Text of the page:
Table of Contents

Adjoint Simulations

Adjoint simulations are generally performed for two distinct applications. First, they can be used for earthquake source inversions, especially earthquakes with large ruptures such as the Sumatra-Andaman event (Lay et al. 2005; Ammon et al. 2005; Park et al. 2005). Second, they can be used to generate finite-frequency sensitivity kernels that are a critical part of tomographic inversions based upon 3D reference models (Tromp, Tape, and Liu 2005; Qinya Liu and Tromp 2006; Tromp, Komatitsch, and Liu 2008; Q. Liu and Tromp 2008). In either case, source parameter or velocity structure updates are sought to minimize a specific misfit function (e.g., waveform or traveltime differences), and the adjoint simulation provides a means of computing the gradient of the misfit function and further reducing it in successive iterations. Applications and procedures pertaining to source studies and finite-frequency kernels are discussed in Sections 1.1 and 1.2, respectively. The two related parameters in the Par_file are SIMULATION_TYPE (1, 2 or 3) and SAVE_FORWARD (boolean).

Adjoint Simulations for Sources Only (not for the Model)

In the case where a specific misfit function is minimized to invert for the earthquake source parameters, the gradient of the misfit function with respect to these source parameters can be computed by placing time-reversed seismograms at the receivers and using them as sources in an adjoint simulation, and then the value of the gradient is obtained from the adjoint seismograms recorded at the original earthquake location.

  1. Prepare the adjoint sources

    1. First, run a regular forward simlation (SIMULATION_TYPE = 1 and SAVE_FORWARD = .false.). You can automatically set these two variables using the utils/ script:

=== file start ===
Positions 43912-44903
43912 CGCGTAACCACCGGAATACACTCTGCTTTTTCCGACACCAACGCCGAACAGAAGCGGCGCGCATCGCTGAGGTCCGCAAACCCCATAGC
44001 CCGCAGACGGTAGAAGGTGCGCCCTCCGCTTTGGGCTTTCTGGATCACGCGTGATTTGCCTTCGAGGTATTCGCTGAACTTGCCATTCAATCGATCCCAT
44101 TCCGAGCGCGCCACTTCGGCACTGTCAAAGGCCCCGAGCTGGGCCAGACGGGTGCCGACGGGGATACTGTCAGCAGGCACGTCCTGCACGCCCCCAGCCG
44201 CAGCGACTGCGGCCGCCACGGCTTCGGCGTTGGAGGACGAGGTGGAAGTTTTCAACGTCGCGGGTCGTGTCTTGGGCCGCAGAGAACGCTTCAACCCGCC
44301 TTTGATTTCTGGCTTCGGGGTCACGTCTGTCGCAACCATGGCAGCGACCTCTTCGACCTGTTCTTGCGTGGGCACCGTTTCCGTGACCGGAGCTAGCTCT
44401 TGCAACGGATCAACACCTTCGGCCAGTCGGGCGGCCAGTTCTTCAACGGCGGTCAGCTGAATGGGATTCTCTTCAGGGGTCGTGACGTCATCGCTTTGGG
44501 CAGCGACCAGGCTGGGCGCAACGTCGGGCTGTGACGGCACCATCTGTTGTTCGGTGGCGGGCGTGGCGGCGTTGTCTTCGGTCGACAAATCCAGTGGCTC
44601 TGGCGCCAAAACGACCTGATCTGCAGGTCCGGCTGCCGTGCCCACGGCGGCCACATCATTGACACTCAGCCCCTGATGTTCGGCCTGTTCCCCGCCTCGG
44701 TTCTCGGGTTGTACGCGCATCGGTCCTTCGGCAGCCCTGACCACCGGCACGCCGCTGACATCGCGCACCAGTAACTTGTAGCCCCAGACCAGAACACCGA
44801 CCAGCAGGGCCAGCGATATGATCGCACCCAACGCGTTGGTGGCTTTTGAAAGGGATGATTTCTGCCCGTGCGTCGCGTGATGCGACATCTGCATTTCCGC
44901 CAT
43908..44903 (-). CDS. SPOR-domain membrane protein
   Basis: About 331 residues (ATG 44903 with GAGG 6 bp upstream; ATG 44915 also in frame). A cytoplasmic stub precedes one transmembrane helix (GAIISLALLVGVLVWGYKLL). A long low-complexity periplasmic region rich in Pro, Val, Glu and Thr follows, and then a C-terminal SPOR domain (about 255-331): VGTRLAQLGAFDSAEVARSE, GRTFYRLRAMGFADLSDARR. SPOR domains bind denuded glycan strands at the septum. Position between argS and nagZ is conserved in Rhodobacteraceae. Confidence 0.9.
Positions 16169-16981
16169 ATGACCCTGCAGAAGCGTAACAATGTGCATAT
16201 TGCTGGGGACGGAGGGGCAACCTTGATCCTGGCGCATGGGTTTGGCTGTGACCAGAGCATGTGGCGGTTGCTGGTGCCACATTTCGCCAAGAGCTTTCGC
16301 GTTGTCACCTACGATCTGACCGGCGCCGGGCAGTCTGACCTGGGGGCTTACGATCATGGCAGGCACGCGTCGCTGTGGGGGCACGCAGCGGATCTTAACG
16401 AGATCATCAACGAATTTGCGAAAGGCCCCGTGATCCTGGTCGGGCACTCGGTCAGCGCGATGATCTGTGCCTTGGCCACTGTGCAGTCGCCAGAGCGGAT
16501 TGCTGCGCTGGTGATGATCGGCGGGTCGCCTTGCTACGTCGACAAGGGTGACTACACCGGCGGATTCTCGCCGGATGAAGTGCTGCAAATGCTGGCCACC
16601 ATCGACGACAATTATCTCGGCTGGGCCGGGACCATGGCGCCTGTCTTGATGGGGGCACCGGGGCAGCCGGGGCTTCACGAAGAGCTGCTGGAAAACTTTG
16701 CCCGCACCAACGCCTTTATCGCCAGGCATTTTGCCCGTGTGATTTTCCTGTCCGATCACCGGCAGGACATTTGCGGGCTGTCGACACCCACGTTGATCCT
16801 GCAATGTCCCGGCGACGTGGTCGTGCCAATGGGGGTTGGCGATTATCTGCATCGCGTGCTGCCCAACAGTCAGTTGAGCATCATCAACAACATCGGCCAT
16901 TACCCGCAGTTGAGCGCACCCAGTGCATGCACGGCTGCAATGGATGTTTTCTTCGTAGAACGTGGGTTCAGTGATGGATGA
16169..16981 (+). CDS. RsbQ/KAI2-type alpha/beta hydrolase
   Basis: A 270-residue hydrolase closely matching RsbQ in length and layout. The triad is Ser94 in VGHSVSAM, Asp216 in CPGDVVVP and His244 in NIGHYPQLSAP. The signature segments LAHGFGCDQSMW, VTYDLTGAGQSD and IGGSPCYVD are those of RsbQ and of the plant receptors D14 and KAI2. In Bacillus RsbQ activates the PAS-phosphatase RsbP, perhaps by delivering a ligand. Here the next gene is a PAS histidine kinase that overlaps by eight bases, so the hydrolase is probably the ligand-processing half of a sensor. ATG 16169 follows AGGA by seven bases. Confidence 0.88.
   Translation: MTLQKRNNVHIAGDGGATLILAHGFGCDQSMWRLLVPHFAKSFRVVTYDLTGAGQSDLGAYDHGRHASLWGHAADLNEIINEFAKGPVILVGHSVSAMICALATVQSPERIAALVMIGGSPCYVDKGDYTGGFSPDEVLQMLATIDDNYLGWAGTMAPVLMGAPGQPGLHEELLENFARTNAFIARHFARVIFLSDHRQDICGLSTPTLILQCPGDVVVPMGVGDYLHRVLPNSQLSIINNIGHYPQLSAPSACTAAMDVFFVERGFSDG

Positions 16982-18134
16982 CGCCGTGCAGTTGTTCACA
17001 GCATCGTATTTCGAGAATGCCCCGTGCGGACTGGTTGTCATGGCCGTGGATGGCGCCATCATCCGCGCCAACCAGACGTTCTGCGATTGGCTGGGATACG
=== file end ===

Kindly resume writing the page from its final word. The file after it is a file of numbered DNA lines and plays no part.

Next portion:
utils/ -f

      and then collect the recorded seismograms at all the stations given in DATA/STATIONS.

    2. Then select the stations for which you want to compute the time-reversed adjoint sources and run the adjoint simulation, and compile them into the DATA/STATIONS_ADJOINT file, which has the same format as the regular DATA/STATIONS file.

      • Depending on what type of misfit function is used for the source inversion, adjoint sources need to be computed from the original recorded seismograms for the selected stations and saved in the SEM/ directory with the format NT.STA.?X?.adj, where STA, NT are the station name and network code given in the DATA/STATIONS_ADJOINT file, and ?X? represents the channel name of a particular adjoint seismogram where the first letter corresponds to the band code governed by the resolution of simulations, for example, generally MX? for the current resolution of global simulations (see Appendix [cha:channel-codes] for details). The last letter of channel names is the component name E/N/Z.

      • The adjoint seismograms are in the same format as the original seismogram (NT.STA.?X?.sem?), with the same start time, time interval and record length.

    3. Notice that even if you choose to time reverse only one component from one specific station, you still need to supply all three components because the code is expecting them (you can set the other two components to be zero).

    4. Also note that since time-reversal is done in the code itself, no explicit time-reversing is needed for the preparation of the adjoint sources, i.e., the adjoint sources are in the same forward time sense as the original recorded seismograms.

  2. Set the related parameters and run the adjoint simulation In the DATA/Par_file, set the two related parameters to be SIMULATION_TYPE = 2 and SAVE_FORWARD = .false.. More conveniently, use the scripts utils/ to modify the Par_file automatically ( -a). Then run the solver to launch the adjoint simulation.